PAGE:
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OFFICE OF INSPECTOR GENERAL

SEMIANNUAL REPORT TO CONGRESS

April 1, 2010 – September 30, 2010


OIG VISION
Agents Igniting Change and Fostering Accountability, Effectiveness and Efficiency in Government

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OIG MISSION
OIG’s mission is to (1) conduct and manage independent audit, evaluations, and investigations concerning Agency programs; (2) prevent and detect against Agency fraud, waste, and abuse; and (3) promote economy and efficiency, and effectiveness in Agency programs and operations.


CONTENTS

A Message from the Acting Inspector General

Executive Summary

Introduction

The Audit and Evaluation Program
Completed Projects
New and Ongoing Audit and Evaluation Projects
Audit Follow-Up

The Investigation Program
Investigative Inquiries
Completed Investigations
Ongoing Investigative Activity

OIG Professional Activity

Appendixes
Appendix I. Final Office of Inspector General Audit and Evaluation Reports
Appendix II. Index of Reporting Requirements
Appendix III. Single Audit Act Reports


A MESSAGE FROM THE ACTING INSPECTOR GENERAL

In accordance with the Inspector General Act of 1978, as amended, I herewith submit the Semiannual Report to Congress for the period April 1, 2010, through September 30, 2010, which summarizes the major activities of our office for the reporting period. Section 5 of the Inspector General Act requires the Chair to transmit this report to the appropriate committees or subcommittees of Congress within 30 days of its receipt.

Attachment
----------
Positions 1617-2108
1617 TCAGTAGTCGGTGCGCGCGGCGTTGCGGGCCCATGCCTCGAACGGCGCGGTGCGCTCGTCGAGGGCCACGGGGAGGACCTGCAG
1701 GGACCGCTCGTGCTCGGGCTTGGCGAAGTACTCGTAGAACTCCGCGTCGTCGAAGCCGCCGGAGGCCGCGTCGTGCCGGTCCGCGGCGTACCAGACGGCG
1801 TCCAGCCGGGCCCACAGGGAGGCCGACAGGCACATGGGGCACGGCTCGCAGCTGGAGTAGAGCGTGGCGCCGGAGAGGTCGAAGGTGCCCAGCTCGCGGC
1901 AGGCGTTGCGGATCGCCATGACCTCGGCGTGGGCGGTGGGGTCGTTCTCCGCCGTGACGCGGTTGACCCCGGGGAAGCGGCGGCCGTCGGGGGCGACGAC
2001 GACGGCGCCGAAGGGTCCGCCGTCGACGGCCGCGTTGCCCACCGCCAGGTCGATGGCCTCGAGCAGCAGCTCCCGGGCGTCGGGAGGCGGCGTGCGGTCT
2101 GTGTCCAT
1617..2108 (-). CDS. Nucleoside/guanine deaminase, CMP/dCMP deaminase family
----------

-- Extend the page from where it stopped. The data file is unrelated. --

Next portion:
During this period, the OIG completed seven investigations and received 683 investigative inquiries, of which 289 were charge processing issues, 277 were Title VII complaints, and 117 were other investigative allegations.

The OIG staff would like to thank Chair Jacqueline A. Berrien and her staff for their continued support, and we look forward to working with them in the future.

In closing, I would like to thank the dedicated staff of the OIG for their continued commitment to pursuing the mission of this office and that of the Commission.

Regards,
miltonsig



 

 

Milton A. Mayo Jr.
Acting Inspector General
October 29, 2010


EXECUTIVE SUMMARY

This semiannual report is issued pursuant to the Inspector General Act of 1978, as amended, and summarizes the Office of Inspector General’s (OIG’s) activities and significant accomplishments for the period April 1, 2010, through September 30, 2010.

During the reporting period, the OIG closed seven investigative matters and received 683 investigative inquiries, of which 289 were charge-processing issues, 277 were Title VII complaints, and 117 were other investigative allegations.